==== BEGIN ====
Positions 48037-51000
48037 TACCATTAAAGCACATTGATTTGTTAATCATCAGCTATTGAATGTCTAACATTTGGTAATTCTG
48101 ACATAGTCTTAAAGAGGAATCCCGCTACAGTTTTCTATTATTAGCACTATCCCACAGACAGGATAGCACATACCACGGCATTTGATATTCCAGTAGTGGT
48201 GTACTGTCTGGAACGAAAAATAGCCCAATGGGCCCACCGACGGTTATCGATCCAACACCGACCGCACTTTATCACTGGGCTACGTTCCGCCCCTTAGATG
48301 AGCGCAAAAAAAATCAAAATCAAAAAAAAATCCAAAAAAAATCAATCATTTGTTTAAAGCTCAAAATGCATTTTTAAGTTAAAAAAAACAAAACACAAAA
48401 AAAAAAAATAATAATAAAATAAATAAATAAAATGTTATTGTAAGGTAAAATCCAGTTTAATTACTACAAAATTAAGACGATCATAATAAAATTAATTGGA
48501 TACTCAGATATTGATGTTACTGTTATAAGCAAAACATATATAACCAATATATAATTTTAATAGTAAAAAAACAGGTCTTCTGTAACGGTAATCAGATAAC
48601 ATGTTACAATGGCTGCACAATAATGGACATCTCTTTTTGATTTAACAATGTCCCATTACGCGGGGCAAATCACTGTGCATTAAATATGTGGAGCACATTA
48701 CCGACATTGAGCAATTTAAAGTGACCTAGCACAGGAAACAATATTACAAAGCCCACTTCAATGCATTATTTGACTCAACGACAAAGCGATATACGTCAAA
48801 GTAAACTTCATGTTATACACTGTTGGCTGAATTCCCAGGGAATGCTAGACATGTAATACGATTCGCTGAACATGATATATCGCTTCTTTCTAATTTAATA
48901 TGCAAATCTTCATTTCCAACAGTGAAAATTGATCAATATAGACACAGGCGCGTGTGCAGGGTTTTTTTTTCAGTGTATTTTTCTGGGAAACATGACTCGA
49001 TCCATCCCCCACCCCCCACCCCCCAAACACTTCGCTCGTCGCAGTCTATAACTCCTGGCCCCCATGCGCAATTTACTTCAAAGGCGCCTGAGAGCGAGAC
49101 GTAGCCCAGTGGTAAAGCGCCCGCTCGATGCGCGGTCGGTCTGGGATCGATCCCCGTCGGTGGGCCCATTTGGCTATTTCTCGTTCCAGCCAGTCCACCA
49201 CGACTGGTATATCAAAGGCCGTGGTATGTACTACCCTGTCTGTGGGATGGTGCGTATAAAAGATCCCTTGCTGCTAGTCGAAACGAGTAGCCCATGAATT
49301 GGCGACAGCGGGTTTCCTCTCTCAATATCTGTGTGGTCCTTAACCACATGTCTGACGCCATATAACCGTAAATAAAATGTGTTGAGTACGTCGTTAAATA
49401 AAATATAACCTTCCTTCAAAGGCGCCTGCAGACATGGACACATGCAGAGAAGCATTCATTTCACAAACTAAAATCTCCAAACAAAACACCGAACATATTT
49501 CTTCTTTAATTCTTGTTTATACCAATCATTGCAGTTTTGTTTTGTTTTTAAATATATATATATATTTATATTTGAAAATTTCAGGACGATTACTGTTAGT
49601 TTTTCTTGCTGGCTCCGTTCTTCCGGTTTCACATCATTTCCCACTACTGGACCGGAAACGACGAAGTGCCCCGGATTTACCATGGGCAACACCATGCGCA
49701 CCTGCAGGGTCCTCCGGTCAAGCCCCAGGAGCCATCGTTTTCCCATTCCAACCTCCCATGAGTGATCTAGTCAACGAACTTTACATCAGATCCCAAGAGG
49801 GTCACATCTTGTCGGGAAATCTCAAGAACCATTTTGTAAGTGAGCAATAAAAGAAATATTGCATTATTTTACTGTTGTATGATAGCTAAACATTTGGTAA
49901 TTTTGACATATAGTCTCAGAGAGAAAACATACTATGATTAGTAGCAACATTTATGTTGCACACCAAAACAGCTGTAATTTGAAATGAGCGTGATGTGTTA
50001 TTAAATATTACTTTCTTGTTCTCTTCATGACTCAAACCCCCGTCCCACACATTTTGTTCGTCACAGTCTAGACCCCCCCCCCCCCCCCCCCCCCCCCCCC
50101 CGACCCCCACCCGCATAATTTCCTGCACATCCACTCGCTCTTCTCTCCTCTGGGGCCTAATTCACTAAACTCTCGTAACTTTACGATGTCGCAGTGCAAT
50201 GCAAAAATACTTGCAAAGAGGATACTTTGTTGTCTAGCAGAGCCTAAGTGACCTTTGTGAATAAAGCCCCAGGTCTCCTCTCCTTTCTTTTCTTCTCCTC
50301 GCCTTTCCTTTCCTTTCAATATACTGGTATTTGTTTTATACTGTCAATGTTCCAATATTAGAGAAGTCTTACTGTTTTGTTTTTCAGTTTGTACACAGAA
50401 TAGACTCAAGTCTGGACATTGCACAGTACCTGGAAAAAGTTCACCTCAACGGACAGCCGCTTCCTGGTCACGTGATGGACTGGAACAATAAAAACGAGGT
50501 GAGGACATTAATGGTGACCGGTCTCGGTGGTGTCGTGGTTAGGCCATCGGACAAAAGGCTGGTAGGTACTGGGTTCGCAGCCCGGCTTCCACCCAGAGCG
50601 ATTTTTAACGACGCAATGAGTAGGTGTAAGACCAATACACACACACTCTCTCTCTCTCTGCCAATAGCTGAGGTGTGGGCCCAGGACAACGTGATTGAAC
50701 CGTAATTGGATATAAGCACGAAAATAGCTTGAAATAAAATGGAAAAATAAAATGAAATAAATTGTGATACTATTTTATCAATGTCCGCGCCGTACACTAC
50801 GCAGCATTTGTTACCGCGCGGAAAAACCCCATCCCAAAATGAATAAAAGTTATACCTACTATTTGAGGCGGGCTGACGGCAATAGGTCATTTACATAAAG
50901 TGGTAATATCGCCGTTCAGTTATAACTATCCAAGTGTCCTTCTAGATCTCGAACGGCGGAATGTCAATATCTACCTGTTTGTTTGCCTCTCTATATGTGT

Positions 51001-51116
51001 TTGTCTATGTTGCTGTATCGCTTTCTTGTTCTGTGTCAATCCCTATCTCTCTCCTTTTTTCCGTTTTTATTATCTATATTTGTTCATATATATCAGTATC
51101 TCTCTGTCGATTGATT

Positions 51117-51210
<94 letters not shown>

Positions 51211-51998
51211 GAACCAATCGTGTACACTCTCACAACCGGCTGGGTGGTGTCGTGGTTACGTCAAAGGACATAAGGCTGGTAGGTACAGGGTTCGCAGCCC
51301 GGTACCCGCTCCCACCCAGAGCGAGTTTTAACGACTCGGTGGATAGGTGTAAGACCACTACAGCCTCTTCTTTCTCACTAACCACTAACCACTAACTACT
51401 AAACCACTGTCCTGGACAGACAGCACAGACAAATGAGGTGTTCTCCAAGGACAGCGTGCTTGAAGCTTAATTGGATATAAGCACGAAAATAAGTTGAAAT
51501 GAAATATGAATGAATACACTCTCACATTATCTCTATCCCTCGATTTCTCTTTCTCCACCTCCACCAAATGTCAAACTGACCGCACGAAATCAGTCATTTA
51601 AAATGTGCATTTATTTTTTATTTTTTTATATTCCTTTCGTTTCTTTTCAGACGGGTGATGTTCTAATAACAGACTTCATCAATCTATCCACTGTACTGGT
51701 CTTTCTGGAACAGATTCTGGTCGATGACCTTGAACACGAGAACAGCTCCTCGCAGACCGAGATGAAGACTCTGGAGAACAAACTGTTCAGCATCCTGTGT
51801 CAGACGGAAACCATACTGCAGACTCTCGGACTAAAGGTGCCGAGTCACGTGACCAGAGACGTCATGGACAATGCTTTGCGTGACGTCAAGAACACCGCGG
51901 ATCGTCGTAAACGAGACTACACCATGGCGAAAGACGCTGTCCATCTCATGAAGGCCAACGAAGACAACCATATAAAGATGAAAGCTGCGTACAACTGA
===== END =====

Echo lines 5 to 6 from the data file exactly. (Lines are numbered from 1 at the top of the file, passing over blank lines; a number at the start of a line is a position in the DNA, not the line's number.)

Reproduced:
48301 AGCGCAAAAAAAATCAAAATCAAAAAAAAATCCAAAAAAAATCAATCATTTGTTTAAAGCTCAAAATGCATTTTTAAGTTAAAAAAAACAAAACACAAAA
48401 AAAAAAAATAATAATAAAATAAATAAATAAAATGTTATTGTAAGGTAAAATCCAGTTTAATTACTACAAAATTAAGACGATCATAATAAAATTAATTGGA